Ocean skipper Emily Penn: 'You can't capture the plastic problem but it feels endless'

Written by: Jo Gallacher | Published:
Ocean skipper Emily Penn. Photo credit: Sperry

For years we’ve used our seas to discover new countries, cultures and aquatic species.

Yet modern sailing missions uncover a different story: one of plastic pollution, environmental damage and loss of marine life. With accounts of growing ‘garbage patches’ across the globe, where plastics are broken up to particles no larger than a fingernail, it can often seem as though the damage we have already done to our planet is irreversible.

But ocean skipper and environmentalist Emily Penn is determined to change the tune.

Four years ago, she set up eXXpedition, a nod to its female membership, which has run a series of voyages made up of all-women crews who conduct vital scientific research to better understand the effects and extent of plastic pollution.

She says: “When I started learning about plastics and chemical pollution I wanted to know if there was a potential that we’re getting these chemicals into us through the ocean and various food chains.

“I had my blood tested, and of 35 chemicals we tested for, I had 29 of them inside my body. The more I learnt about these chemicals, the fact they mimic hormones and can affect pregnancy and we can pass them onto our children when we give birth and breast feed, it got me thinking about how much a female issue it is.”

Penn is keen to emphasise that not enough scientific research has gone into explaining the effects and how the chemicals are getting into human bodies. Given that we are exposed to plastic through so many ways including the pillows we sleep on and the packaging our food comes in, it is difficult to establish a cause and effect conclusion.

eXXpedition was therefore set up to find more answers and, as the tagline demonstrates, ‘make the unseen seen’. The crews are mostly made up of non-sailors who are experts in other areas such as waste management, product design and policy, with an aim to bring together a diverse mixture of people.

But this was about much more than plastics. Penn adds: “Our tagline began with the microplastics and toxics which are unseen but, as we went on, we realised that actually women in science, exploration and sport are also areas where we need to make them seen. eXXpedition is about championing women in all of these areas.”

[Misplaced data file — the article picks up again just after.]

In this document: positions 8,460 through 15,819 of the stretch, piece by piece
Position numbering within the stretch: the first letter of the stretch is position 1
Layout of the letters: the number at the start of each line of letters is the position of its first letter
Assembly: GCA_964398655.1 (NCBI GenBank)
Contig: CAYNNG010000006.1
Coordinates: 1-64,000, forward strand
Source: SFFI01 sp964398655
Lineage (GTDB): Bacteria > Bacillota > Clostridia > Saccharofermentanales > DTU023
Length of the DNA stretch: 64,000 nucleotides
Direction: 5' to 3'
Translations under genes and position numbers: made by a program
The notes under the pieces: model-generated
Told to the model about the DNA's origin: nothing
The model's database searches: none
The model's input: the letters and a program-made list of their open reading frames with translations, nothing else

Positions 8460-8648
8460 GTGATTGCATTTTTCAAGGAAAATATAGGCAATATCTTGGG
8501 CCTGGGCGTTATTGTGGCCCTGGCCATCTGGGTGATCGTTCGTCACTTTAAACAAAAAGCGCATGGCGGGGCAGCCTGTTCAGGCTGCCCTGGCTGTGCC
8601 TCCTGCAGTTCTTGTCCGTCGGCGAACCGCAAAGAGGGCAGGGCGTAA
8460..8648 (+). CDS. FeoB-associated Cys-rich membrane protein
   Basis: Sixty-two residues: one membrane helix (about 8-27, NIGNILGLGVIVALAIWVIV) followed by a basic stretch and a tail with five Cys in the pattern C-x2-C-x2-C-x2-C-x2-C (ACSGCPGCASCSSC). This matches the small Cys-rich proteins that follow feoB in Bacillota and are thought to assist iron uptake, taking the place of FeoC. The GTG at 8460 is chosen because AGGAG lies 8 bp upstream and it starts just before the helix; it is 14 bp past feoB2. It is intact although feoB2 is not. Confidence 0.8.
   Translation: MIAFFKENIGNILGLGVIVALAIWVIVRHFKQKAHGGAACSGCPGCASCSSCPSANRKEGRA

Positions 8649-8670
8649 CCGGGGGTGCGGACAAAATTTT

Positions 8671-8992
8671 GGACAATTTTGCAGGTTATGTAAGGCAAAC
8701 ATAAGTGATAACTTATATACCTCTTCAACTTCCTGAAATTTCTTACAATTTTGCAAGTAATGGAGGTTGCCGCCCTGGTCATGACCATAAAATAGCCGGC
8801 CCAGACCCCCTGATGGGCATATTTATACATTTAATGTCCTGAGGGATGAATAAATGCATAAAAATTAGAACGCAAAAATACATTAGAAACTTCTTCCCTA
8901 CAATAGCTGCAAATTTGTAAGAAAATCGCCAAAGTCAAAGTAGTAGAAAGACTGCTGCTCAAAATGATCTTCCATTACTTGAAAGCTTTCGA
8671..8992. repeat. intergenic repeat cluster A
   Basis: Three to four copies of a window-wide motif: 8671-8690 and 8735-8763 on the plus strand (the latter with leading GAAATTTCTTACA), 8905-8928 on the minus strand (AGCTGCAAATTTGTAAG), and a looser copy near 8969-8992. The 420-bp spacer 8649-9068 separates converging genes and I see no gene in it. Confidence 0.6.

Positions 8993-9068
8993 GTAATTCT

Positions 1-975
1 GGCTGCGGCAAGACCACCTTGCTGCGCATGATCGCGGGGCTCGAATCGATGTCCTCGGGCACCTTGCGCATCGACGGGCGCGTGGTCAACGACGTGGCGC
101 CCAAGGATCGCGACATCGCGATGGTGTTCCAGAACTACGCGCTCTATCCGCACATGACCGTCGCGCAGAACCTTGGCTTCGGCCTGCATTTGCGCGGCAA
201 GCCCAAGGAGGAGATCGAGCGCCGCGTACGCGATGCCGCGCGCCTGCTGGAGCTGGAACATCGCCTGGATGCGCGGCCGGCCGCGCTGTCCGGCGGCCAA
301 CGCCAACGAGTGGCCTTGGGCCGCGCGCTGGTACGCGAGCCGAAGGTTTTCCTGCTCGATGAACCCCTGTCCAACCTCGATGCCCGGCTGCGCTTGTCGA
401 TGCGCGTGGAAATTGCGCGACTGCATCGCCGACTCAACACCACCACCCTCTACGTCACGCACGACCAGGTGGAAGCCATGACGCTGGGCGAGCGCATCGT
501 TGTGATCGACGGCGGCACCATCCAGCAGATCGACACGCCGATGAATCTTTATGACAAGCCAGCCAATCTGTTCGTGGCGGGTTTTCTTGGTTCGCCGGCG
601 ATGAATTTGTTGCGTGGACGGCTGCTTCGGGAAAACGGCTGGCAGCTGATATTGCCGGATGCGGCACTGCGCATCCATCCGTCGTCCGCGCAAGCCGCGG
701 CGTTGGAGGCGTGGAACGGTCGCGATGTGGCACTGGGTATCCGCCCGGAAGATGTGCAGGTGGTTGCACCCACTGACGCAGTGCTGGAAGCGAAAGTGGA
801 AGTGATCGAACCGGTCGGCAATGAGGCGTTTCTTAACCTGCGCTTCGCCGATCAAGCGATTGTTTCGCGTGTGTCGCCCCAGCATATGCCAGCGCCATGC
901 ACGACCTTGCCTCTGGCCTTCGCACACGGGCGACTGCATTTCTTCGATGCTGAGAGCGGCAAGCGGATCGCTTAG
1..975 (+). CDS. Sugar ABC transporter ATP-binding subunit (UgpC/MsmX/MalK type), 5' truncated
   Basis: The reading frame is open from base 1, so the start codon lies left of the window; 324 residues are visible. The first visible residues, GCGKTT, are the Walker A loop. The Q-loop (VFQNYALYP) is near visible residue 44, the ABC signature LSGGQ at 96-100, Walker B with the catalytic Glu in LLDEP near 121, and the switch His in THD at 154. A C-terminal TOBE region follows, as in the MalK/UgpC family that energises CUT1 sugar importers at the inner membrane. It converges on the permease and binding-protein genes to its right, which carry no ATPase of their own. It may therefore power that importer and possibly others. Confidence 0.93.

All projects are set up through partnerships with scientific institutions and are focussed around data collecting, which then goes back to institutions to be published. Women who sign up are warned that the sail is no holiday, but the rewards are worth it.

Penn says: “Because we take novice sailors, we have to be really cautious in terms of dangers. There’s definitely times when it’s really uncomfortable and we have a lot of sea sickness when people are getting used to it.”

Taking a group of newbies on the open sea may seem like a daunting task, but given Penn has been sailing since she was five years old, it’s nothing she cannot temper. Brought up in Welsh coastal town Penarth, Penn went on to race for Britain as a teenager before stopping sailing to focus on her architecture degree.

A real mission

After graduating, Penn had secured a dream job in Australia, but having studied an eco-city for her dissertation she knew she didn’t want to fly to get there. Instead she got a spot hitchhiking on a boat named Earthrace, which ran on 100% biofuel and managed to break the world record for the fastest circumnavigation of the globe in just 60 days.

She says: “What I loved the most about the trip was getting that experience along the way. It was perfect because it was a lot of the things I’m passionate about ­– not just sailing, it had a real mission.”